Friday, 14 October 2011

Day Twenty - Preparing to Leave

Having a couple of days at the Backpackers has given us a chance to wind down, do some souvenir shopping and to catch up with Dave, who stayed in Nairobi for the last week whilst we were in the Mara. Dave visited Nairobi National Park whilst we were away and had a great time. He managed to photograph Black Rhino and Lion and decided to go back again this morning. When we returned from souvenir shopping he showed us the stunning Lion shots he had managed to take today in Nairobi National Park. He loved it so much he says he would happily come back for a week in the Backpackers and just go to the Nairobi National Park every day.

We spent the morning in Nairobi shopping for souvenirs and have now packed ready for our early departure at 8am. We should arrive back in Aberdeen at 10pm on Saturday night after a five-hour stopover in Amsterdam. We may have to try out the weird water-massage thingy again!

We would like to say a big asante sana to all of Kenya. Once again you have been spectacular, beautiful, friendly and welcoming. We would like to say a special thanks to Tiju Aziz for helping with the internet access and to Patrick at Roving Rovers, who got a replacement vehicle to us in Tsavo West all the way from Nakuru by 7.30am after we called him at 4pm the day before. We would also like to thank the staff at Milimani Backpackers, who have been great again and also the people of rural Kenya, who make the sacrifices that enable the wild animals we came here to see and photograph to continue to live their natural lives. Last but by no means least, we would like to thank the men and women of the Kenya Wildlife Service, who put their lives on the line daily to protect the wild animals of Kenya from poaching.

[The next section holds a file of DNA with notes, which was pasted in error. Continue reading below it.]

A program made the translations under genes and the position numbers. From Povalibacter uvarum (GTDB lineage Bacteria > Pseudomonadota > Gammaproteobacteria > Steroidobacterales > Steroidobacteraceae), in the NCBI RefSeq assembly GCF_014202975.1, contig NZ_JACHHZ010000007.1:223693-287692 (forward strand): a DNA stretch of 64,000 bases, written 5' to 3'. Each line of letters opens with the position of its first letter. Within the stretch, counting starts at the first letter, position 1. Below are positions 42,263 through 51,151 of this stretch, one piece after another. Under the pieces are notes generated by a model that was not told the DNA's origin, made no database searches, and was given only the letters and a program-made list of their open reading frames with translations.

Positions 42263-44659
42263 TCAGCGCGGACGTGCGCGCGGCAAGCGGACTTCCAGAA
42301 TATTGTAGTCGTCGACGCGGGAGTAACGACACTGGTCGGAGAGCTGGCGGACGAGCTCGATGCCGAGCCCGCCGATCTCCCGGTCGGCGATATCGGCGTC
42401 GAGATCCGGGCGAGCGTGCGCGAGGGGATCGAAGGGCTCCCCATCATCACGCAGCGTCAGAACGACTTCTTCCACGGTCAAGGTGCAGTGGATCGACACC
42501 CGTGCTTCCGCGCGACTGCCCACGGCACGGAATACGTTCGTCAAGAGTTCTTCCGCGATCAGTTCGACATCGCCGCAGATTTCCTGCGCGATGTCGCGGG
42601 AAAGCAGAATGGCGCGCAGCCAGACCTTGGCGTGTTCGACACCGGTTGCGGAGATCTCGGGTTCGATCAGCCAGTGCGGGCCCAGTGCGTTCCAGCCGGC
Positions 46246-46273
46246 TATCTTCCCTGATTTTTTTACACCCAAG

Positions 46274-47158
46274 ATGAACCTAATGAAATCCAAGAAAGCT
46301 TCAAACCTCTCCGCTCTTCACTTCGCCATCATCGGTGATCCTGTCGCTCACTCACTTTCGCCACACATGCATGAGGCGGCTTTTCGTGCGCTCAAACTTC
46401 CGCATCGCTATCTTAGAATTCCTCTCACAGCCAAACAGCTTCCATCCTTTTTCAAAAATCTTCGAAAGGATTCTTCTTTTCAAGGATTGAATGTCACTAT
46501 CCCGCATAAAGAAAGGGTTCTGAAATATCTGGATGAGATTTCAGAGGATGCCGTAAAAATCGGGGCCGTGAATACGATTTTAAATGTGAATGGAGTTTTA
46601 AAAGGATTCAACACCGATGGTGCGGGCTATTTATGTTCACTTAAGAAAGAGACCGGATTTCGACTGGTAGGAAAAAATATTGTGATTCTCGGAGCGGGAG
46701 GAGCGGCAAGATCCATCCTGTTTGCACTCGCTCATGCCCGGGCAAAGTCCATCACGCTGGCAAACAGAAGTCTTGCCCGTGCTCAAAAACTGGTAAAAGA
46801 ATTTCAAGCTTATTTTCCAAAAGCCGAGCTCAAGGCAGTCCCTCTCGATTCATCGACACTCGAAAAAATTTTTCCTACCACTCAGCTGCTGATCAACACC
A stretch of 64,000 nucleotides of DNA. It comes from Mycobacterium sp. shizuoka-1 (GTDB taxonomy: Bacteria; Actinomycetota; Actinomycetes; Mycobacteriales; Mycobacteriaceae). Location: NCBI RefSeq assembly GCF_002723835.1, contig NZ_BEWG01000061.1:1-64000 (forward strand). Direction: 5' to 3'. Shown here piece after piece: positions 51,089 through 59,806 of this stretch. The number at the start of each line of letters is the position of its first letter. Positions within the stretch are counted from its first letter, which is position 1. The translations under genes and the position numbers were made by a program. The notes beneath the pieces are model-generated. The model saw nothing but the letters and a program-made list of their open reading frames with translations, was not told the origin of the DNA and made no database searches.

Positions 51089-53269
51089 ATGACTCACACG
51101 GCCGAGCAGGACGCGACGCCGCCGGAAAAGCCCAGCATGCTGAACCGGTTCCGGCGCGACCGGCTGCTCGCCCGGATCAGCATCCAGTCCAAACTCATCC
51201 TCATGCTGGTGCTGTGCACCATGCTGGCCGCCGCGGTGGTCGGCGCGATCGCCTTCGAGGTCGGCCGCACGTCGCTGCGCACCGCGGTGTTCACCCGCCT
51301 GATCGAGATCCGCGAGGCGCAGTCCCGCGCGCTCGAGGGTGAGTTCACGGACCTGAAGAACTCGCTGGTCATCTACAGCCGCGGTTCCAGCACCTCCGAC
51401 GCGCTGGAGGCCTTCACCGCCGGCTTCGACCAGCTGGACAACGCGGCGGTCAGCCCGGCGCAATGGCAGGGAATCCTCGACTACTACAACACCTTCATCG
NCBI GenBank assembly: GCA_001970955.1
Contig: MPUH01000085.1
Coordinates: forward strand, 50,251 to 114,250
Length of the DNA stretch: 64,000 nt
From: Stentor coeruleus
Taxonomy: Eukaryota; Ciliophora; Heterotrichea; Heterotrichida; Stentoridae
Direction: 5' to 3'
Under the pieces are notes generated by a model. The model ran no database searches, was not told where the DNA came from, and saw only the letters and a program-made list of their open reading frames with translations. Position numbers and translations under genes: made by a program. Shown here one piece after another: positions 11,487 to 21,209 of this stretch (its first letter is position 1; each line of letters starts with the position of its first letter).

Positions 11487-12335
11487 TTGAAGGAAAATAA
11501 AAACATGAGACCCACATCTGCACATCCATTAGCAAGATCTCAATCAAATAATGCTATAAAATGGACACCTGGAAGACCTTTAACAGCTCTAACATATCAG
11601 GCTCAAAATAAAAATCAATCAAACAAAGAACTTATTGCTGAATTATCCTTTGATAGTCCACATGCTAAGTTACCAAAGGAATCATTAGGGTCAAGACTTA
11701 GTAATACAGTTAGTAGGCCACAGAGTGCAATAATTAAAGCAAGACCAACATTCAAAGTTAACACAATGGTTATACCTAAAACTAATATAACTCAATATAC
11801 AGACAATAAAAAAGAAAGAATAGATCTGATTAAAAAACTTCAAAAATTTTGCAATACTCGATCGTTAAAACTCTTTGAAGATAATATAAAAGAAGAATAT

We hope you have enjoyed the blog and will continue to enjoy the updates we will be posting in future.

If you haven't already, please do consider making a donation to Save The Elephants through our Just Giving page. They do a tremendous amount of work to ensure that these magnificent creatures (and everything else in the ecosystems they are part of) can continue to live in an ever-changing human-controlled World, by thinking “out of the box” to find new ways of managing Human-Elephant conflict that benefit, rather than penalise the communities which have to live with them.

Karen and Howard

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